How to Wirelessly Transfer Photos from Your DSLR to Your Smartphone

How to Wirelessly Transfer Photos from Your DSLR to Your Smartphone

You’ve got a great digital camera. You’ve got all your social media apps on your phone. Wouldn’t it be nice if you could snap a beautiful shot with your DSLR and shuttle it right over to your phone to throw up on Facebook or Instagram? With an inexpensive upgrade, any camera can become a Wi-Fi enabled one.

One of the handiest features you’ll find on newer digital cameras is built-in Wi-Fi connectivity that allows you to transfer files to a computer on your local network or to a nearby smartphone via an ad-hoc Wi-Fi network. If you have an older camera (or newer one that simply didn’t ship with the feature), don’t worry—you aren’t out in the cold. A Wi-Fi SD card can add Wi-Fi connectivity to any camera you have, as long as it has an SD card slot.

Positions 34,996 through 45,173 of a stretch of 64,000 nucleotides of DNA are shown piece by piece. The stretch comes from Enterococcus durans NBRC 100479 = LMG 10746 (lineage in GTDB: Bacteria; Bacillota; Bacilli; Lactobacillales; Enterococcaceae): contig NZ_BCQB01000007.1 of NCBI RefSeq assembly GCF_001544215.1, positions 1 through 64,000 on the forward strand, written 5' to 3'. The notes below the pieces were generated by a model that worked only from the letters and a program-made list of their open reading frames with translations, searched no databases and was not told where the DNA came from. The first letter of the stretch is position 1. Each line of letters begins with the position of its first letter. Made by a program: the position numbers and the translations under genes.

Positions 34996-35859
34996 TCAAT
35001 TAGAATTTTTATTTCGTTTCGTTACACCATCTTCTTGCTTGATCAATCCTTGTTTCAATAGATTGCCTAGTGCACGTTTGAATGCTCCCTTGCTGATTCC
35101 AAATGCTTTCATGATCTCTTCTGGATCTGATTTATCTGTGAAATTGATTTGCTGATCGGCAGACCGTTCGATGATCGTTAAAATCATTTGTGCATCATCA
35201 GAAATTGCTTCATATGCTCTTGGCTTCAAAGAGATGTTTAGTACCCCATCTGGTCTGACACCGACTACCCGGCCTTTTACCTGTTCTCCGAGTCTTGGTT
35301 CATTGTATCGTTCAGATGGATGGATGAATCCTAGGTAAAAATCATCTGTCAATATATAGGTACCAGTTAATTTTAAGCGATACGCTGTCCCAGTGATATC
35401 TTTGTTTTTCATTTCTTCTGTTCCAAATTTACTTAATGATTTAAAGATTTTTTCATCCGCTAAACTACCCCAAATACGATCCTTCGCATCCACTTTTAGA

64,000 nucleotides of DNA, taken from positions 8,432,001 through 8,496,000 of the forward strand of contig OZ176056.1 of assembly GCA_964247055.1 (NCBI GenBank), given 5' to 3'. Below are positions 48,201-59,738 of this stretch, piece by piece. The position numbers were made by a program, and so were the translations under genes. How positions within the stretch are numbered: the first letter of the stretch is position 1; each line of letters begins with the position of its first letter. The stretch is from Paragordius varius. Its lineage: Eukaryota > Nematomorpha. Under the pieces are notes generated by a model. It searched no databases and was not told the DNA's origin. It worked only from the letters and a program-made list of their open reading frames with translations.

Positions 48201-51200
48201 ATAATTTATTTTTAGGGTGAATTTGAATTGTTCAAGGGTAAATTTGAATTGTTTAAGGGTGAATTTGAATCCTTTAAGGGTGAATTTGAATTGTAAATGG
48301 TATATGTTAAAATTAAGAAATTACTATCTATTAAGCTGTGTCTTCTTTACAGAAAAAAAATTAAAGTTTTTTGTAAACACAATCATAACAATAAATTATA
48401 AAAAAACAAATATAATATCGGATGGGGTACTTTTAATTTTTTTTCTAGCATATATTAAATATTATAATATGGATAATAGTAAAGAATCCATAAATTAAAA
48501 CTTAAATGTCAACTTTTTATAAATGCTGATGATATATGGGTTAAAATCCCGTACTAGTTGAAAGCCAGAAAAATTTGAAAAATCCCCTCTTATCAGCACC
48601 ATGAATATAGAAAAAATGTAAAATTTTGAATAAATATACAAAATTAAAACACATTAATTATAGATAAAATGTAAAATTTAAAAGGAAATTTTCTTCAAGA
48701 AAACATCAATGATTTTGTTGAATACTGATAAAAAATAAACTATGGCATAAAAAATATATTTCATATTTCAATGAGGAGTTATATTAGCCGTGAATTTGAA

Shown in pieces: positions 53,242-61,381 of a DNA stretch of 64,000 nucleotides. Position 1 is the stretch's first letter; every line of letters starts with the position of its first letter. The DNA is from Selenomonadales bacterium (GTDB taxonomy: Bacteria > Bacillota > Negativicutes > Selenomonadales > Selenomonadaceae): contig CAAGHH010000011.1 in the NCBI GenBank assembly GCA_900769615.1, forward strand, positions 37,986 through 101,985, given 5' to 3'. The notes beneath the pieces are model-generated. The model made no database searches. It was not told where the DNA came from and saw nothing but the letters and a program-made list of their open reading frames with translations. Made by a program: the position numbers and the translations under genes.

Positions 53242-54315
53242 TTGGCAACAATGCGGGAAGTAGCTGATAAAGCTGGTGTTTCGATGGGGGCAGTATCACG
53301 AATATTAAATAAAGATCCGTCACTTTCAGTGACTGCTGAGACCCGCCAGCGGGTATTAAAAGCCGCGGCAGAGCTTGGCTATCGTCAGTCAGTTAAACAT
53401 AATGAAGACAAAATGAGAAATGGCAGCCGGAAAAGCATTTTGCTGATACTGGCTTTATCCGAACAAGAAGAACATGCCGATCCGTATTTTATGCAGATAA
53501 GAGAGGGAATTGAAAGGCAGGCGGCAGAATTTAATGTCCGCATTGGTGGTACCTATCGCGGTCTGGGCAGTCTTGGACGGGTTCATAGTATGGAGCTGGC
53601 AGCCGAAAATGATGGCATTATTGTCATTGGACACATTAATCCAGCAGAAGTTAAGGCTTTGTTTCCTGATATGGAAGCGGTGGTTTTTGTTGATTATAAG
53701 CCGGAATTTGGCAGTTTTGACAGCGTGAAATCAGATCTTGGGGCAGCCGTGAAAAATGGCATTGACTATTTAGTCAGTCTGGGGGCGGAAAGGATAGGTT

We discussed this at length in our tutorial on wirelessly transferring photos to your local computer from your camera, and many of the same things apply here. Instead of re-hashing our selection process, we’ll just say that we recommend the Eye-Fi Mobi Pro ($50). You can check out our previous article if you want more info on the different Wi-Fi SD cards out there and how they work.

Setting Up the Mobi Pro with Your Phone